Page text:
Epstein decided to "hold off" on the transfusion because Welch was thinking clearly and urinating and his BP was stable. He didn't think blood cultures were necessary either. He canceled the transfusion and all lab studies and gave an order to increase the fentanyl patch to 100 mcg; Valium, 5 mg P.O. every 8 hours; prochlorperazine (Compazine), 10 mg P.O. every 6 to 8 hours as needed; and docusate sodium (Colace), 100 mg P.O. b.i.d.
At 5:40 p.m., Welch received Dilaudid and Phenergan. Because he was resting comfortably, his primary nurse decided not to apply the additional fentanyl patch and Colvin agreed with the decision.
Time to transfuse
At about 6:25 p.m., Haas learned that Epstein had canceled the transfusion. Haas ordered a hemoglobin level, which was now 6.0 grams/dl. Feeling that Welch needed a transfusion, he asked the nurse to page Epstein. Epstein ordered three units of packed red blood cells, application of the fentanyl patch "now," and finger-stick hemoglobin and hematocrit levels after the transfusion.
The nurses had difficulty inserting an IN. line for the transfusion. Martha Ulmer, an ICU nurse, finally succeeded and the transfusion was started in the early hours of Sunday morning. According to Ulmer, there wasn't much of a blood return, possibly signaling low blood volume.
At 2, 4, and 5:30 a.m., Welch was easily aroused, alert, and oriented. But at 6 a.m., the nurses couldn't rouse him. His skin, mouth, and tongue were very pale. While the nurses were in his room, his pulse and respirations stopped.
The nurses called a code, administered naloxone HCl (Narcan), and administered CPR. Welch was transferred to the ICU and maintained on life support. He received six more units of blood and other fluids, but never regained consciousness and exhibited no brain activity. He was removed from life support on February 29.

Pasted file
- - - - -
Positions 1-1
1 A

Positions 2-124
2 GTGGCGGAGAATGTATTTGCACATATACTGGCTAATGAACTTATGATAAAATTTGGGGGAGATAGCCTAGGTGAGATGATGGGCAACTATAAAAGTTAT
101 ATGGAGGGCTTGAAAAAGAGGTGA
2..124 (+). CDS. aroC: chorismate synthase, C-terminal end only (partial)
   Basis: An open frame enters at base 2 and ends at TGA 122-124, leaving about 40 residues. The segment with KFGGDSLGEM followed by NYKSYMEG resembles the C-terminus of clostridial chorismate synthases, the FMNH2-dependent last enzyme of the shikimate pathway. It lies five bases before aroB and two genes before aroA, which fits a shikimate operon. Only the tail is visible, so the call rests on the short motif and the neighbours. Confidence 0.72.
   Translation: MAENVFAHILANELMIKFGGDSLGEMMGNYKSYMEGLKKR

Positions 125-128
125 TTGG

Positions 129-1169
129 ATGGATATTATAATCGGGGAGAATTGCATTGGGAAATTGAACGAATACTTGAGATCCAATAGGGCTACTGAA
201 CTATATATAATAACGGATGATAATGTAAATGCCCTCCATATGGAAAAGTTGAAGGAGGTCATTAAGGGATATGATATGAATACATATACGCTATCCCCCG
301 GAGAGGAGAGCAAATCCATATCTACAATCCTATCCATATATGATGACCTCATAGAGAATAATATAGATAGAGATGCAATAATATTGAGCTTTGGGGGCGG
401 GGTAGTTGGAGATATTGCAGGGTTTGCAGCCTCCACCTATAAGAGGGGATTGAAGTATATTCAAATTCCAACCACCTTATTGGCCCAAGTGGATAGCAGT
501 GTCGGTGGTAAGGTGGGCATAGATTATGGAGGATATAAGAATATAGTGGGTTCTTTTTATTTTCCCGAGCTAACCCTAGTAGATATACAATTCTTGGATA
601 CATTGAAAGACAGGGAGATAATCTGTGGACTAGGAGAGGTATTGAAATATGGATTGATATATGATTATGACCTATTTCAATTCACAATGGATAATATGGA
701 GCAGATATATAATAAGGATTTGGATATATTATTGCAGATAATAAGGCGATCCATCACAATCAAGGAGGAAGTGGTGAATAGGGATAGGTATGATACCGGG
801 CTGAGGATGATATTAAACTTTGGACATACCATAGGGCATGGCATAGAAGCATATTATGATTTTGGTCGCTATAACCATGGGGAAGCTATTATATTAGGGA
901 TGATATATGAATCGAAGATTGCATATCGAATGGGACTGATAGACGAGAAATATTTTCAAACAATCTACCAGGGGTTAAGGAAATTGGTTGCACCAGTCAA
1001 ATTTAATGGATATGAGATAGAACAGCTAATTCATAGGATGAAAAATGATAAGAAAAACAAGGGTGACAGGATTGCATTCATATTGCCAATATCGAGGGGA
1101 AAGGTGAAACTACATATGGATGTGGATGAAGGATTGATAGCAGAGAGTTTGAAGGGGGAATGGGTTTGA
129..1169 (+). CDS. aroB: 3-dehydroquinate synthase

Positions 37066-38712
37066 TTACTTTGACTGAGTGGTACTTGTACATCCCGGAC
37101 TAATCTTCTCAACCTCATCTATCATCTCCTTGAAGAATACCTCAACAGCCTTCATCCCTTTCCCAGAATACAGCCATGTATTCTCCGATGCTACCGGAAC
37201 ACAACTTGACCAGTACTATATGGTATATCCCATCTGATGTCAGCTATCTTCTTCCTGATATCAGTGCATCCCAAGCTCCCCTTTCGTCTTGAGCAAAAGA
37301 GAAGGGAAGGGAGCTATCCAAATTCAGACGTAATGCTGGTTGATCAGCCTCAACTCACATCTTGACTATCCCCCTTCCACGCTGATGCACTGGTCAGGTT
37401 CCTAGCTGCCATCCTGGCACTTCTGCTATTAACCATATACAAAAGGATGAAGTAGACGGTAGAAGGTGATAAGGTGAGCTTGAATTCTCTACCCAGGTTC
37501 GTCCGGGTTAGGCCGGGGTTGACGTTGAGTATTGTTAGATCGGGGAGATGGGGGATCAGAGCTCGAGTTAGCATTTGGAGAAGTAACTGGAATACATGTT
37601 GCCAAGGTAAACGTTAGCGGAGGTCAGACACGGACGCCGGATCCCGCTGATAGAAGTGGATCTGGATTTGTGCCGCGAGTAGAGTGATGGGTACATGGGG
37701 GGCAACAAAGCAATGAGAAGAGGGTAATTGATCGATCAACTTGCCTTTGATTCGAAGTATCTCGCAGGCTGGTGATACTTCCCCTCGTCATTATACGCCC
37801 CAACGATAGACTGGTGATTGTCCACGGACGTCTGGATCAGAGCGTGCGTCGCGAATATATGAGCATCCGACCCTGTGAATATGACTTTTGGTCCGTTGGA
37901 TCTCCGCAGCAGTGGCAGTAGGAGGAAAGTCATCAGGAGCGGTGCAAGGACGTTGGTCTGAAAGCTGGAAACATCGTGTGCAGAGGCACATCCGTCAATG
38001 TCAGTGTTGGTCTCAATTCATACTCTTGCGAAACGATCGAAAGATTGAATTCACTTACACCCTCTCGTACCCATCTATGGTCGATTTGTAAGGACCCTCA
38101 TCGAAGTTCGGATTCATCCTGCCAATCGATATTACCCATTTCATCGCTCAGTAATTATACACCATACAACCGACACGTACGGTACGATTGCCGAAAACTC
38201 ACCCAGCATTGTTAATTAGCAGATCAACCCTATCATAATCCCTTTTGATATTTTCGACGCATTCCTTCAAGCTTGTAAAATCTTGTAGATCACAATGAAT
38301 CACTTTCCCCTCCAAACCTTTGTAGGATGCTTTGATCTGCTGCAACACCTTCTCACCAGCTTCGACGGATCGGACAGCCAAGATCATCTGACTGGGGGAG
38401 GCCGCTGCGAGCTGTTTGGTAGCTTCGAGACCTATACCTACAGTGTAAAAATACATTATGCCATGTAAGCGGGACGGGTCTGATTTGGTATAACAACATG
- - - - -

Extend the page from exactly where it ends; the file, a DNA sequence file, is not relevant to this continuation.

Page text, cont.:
Kimberly Johnson Welch, representing Welch's estate, sued Epstein and Southern Neurologic Institute for medical malpractice resulting in wrongful death. Several expert witnesses testified that Epstein had deviated from the standard of care and probably caused Welch's death. Victoria Samuels, a neurosurgeon, testified that low blood volume with anemia is "a lethal combination in general surgery." Plus, the body's defenses were "markedly depressed" because of the massive amount and types of medicine Welch was receiving.
The jury imposed actual and punitive damages of over $6.9 million against Epstein. He appealed. Among his several claims, he said that the facts didn't support the jury's findings and that $3.9 million in punitive damages would violate South Carolina law by causing his economic ruin.
The appellate court upheld the lower court's decisions. It said that the evidence supported the jury's verdict and justified punitive damages. The fact that the amount exceeded Epstein's net worth didn't violate state law because the law requires the jury only to consider the defendant's net worth before imposing the penalty.
Source: Kimberly Johnson Welch v. Franklin M. Epstein, Martin Greenberg, and Southern Neurologic Institute (South Carolina Court of Appeals, July 31, 2000).
Copyright Springhouse Corporation Dec 2001
Provided by ProQuest Information and Learning Company. All rights Reserved